Script retired but pair say show could yet evolve

Actors (from left) Hamish Parkinson and Eli Matthewson retired the Velcro City script after its...
Actors (from left) Hamish Parkinson and Eli Matthewson retired the Velcro City script after its final Dunedin Fringe Festival performance on Saturday. Photo by Peter McIntosh.
The script of the live-action cartoon show Velcro City was retired when its Dunedin Fringe Festival run finished on Saturday.

In the show, actors Eli Matthewson and Hamish Parkinson wear costumes and accessories created from paper, felt pens and velcro to play a cast of more than 20 characters.

Mr Matthewson said the pair had taken the show to Fringe Festivals in Wellington and Auckland and decided to close the curtain on the polished show in Dunedin.

''Because this is our last stop, we had got it pretty slick.''

The writing of the show started in 2011 and was performed for the first time at the Auckland Fringe early last year. It won the best comedy award.

The Playhouse Theatre in Dunedin was the biggest space the show had been performed in and in the theatre bigger performances were required to reach the audience.

The Velcro City script, rather than the show, was being retired and the pair were thinking of writing a more global script called Velcro City 2.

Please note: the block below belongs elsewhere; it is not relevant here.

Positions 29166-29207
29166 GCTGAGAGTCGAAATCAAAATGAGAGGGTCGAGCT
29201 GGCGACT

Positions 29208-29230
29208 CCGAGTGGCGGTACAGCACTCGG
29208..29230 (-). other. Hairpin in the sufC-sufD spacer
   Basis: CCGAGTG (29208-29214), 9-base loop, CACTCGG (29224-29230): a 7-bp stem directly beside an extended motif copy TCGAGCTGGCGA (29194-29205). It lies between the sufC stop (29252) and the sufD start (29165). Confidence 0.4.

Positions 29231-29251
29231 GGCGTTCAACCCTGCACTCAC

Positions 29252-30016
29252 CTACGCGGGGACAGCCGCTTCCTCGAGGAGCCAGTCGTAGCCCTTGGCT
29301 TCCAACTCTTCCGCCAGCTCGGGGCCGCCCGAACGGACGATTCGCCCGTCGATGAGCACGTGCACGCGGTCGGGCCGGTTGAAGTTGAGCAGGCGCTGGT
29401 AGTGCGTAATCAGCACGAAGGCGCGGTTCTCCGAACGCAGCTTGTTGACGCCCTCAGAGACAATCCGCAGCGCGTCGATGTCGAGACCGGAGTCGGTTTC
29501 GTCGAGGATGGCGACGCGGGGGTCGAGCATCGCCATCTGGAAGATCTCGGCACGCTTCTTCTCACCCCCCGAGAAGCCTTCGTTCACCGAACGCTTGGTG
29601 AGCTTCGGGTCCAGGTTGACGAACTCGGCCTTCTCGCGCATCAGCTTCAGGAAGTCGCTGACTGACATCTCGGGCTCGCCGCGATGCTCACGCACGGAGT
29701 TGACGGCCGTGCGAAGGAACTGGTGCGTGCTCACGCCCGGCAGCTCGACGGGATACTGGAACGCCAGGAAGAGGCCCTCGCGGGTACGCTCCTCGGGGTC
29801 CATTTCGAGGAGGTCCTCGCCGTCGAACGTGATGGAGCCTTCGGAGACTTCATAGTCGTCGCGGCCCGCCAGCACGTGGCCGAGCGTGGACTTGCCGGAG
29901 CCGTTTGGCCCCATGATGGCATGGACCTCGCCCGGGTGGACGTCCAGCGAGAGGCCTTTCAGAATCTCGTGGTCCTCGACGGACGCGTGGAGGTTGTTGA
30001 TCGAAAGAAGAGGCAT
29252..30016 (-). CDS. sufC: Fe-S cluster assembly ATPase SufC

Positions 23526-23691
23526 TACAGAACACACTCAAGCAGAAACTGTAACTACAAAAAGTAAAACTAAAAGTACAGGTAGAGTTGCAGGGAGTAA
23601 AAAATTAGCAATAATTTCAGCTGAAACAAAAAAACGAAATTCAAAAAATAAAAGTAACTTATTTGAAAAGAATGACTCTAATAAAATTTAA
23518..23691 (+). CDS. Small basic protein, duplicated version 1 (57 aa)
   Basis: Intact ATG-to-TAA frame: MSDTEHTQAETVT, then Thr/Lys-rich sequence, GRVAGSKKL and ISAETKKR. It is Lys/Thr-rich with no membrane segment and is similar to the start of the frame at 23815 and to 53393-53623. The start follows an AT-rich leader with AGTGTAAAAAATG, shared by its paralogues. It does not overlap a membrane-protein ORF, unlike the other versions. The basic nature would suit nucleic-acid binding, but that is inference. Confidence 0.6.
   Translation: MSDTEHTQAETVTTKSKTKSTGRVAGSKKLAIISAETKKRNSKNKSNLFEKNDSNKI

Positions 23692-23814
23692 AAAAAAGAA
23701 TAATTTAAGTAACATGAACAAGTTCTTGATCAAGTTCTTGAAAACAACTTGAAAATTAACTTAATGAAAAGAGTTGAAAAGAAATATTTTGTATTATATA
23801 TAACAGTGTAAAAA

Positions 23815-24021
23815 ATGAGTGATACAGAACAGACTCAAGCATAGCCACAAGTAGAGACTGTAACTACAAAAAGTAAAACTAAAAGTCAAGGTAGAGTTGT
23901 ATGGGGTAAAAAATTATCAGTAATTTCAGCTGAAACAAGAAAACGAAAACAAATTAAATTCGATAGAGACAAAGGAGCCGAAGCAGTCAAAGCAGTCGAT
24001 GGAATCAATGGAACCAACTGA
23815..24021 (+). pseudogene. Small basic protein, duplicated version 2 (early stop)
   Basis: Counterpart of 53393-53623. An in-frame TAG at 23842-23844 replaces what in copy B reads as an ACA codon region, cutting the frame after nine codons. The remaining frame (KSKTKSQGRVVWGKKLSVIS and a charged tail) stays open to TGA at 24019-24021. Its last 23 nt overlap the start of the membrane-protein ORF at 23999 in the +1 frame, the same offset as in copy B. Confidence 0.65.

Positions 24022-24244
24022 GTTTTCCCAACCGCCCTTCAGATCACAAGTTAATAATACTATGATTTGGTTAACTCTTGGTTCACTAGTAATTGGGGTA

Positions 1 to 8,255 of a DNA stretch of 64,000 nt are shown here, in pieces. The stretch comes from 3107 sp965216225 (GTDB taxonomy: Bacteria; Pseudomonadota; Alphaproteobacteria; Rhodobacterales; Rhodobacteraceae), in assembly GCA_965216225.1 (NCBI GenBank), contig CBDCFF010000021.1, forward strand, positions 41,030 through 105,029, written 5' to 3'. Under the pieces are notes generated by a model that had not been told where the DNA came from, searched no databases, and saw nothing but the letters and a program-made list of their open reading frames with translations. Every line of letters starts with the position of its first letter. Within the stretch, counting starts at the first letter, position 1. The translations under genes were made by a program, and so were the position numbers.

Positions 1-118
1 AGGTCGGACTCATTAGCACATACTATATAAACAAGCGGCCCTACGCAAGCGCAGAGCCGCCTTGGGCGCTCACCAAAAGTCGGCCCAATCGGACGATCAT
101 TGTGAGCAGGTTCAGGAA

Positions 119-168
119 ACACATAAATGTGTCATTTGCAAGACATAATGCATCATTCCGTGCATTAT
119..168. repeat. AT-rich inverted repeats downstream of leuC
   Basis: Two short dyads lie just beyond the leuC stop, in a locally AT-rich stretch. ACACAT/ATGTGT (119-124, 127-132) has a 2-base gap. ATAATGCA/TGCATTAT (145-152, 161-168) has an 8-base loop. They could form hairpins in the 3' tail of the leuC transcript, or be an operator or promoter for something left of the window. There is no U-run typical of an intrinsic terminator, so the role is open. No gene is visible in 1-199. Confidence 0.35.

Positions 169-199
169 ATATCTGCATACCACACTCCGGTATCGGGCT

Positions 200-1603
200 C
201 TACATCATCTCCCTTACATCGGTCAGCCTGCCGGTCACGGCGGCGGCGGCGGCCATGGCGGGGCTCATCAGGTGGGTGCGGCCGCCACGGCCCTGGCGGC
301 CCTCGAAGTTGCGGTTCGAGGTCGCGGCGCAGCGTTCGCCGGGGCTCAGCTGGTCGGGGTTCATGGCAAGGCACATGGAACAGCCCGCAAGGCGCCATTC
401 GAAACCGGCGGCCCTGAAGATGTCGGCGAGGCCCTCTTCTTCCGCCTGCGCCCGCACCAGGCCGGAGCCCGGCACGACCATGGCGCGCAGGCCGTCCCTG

''Then we can have the option of taking it to the Melbourne or Adelaide Fringe.''

Mr Matthewson said Velcro City had too many references for a New Zealand audience to succeed internationally.

If performers had international ambitions, Dunedin theatres, such as the Playhouse, were ideal places for a final performance before travelling abroad with it.

Mr Matthewson said with the Dunedin Fringe finished, the pair had began thinking about writing their solo comedy gigs for the New Zealand International Comedy Festival in Wellington and Auckland from next month.

Mr Matthewson said he had planned to write his solo show in Dunedin but had failed to start.

''I always come here thinking I'll have so much time during the day but you end up staying out late watching other shows, and drinking after every show, and your daytime is not very useful.''

But watching shows and socialising was an important part of attending the Dunedin Fringe .

''To see each other's work and see what is working and how you fit into the picture is quite important.''

Mr Matthewson said more comedians testing new shows at Dunedin Fringe was a great idea.

''But it would mean you would need to have a show ready a month earlier than usual - which would be a great thing - but I'll finish writing my comedy show three days before its first performance, I'm sure.''



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